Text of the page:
Paul Laurence Dunbar's Life in his Poem "Sympathy"
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The paper discusses how Paul Laurence Dunbar's poem "Sympathy" reflects the horrors of captivity in his life. The paper explains that throughout his life, Dunbar dealt with rejection because of his skin color, and his metaphor of a cage reflects the sense of entrapment or imprisonment that restricted him from accessing the opportunities whites received. The paper notes that Dunbar wrote the poem "Sympathy" as a call for freedom and equality not only for him, but for African Americans everywhere.
From the Paper:"Dunbar's talent and frustrations can be seen from the beginning of his life. "He was born in the year 1872 to Matilda and Joshua Dunbar"(UDRI)in Ohio. Dunbar's parents were both former slaves but his father escaped from slavery His father left at the age of two leaving his mother to work in Dayton as a washerwoman. Dunbar's mother encouraged him to read and write poetry. At the young age of 6, Dunbar had already begun reciting and reading. Dunbar attended Dayton Central High as the only African American in his class. He found it difficult to find employment because of his race so he remained focused on school. Dunbar was involved in the debating society, editor of the school paper, and president of the school's literary society. Dunbar finally received a job as an elevator operator in 1892(UDRI) where he worked while writing the poem "Sympathy".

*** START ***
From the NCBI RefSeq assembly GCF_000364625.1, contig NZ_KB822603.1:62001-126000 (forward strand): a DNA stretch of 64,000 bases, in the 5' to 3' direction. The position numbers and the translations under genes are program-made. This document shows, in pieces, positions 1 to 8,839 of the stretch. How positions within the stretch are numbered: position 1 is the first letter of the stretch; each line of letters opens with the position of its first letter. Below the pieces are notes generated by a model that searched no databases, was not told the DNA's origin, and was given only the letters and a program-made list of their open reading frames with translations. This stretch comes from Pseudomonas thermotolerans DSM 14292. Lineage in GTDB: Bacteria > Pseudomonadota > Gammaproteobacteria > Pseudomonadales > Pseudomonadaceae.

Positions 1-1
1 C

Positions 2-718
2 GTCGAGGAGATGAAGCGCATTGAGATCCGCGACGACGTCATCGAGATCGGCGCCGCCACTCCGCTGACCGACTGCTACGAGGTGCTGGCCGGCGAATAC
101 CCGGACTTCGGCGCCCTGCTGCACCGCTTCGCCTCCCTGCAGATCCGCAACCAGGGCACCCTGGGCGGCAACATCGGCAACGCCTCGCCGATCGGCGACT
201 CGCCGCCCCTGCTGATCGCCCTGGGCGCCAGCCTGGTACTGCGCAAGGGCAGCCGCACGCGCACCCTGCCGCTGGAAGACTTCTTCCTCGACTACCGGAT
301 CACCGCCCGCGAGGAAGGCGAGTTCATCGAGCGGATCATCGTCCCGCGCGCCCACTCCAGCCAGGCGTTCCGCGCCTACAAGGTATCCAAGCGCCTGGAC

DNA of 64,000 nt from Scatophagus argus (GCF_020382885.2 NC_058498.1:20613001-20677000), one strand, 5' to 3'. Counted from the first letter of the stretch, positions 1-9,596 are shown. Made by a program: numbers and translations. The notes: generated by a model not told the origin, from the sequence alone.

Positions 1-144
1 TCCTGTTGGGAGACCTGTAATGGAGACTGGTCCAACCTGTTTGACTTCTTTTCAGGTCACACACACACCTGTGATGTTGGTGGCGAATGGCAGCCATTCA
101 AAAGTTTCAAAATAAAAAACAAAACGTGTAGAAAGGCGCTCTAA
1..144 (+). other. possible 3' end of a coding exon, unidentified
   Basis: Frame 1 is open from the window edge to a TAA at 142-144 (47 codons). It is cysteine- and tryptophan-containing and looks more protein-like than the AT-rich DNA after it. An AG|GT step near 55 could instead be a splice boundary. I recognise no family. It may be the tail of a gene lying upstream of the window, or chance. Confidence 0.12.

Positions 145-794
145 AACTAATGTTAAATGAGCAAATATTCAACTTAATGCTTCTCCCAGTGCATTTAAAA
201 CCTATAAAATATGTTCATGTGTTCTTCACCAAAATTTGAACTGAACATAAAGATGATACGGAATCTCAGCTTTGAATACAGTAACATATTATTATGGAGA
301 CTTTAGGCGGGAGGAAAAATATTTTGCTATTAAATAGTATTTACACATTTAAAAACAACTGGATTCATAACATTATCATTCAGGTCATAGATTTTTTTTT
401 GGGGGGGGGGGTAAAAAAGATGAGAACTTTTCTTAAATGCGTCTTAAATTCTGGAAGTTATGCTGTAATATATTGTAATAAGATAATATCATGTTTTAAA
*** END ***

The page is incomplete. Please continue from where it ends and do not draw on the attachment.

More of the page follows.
"Throughout his life, Dunbar dealt with rejection because of his skin color but praise over his writings. Sterling Brown commands Dunbar as "a highly gifted man"(Gabbing 227)but then refers to him as "the Negro peasants as a clown" (Gabbing 227). His talent of writing becomes meaningless because of his race. Dunbar is denied equal opportunities and refers to this racial discrimination as a "caged bird" (Dunbar, Line 1)."
Sample of Sources Used:
- Dunbar, Paul Laurance. "Sympathy." Portable Legacies: Fiction, Poetry, Drama Nonfiction. Eds. Schmidt, Jan and Crockett, Lynn. Boston: Wadson 2009. 1021-1022.
- Gabbin, Joanne., "Intimate Intercessions in the Poetry of Paul Laurence Dunbar" African American Review 41.2 (2007): 227-231 St. Louis University. 4 Apr. 2012 <http://www.jstor.org/stable/40027054>.
- Li, Xilao., "I Know Why the Caged Bird Sings!: Dunbar in China" African American Review 41.2 (2007): 387-393 St. Louis University. 4 Apr. 2012 <http://www.jstor.org/stable/40027073>.
- O'Malley, M.."A Blood Red Record: the 1890s and American Apartheid."History 122.N.p.,1999. Web. 4 Apr 2012. <http://www.ferris.edu/jimcrow/links/misclink/1890s/>.
- UDRI WebDevelopment Center, ."The Life of Paul Laurence Dunbar."University of Dayton.Web Development Center, 03 F. Web. 3 Apr 2012. <http://www.dunbarsite.org/biopld.asp>.
Cite this Poem Review:
Paul Laurence Dunbar's Life in his Poem "Sympathy" (2013, January 07) Retrieved June 25, 2019, from https://www.academon.com/poem-review/paul-laurence-dunbar-life-in-his-poem-sympathy-152163/
"Paul Laurence Dunbar's Life in his Poem "Sympathy"" 07 January 2013. Web. 25 June. 2019. <https://www.academon.com/poem-review/paul-laurence-dunbar-life-in-his-poem-sympathy-152163/>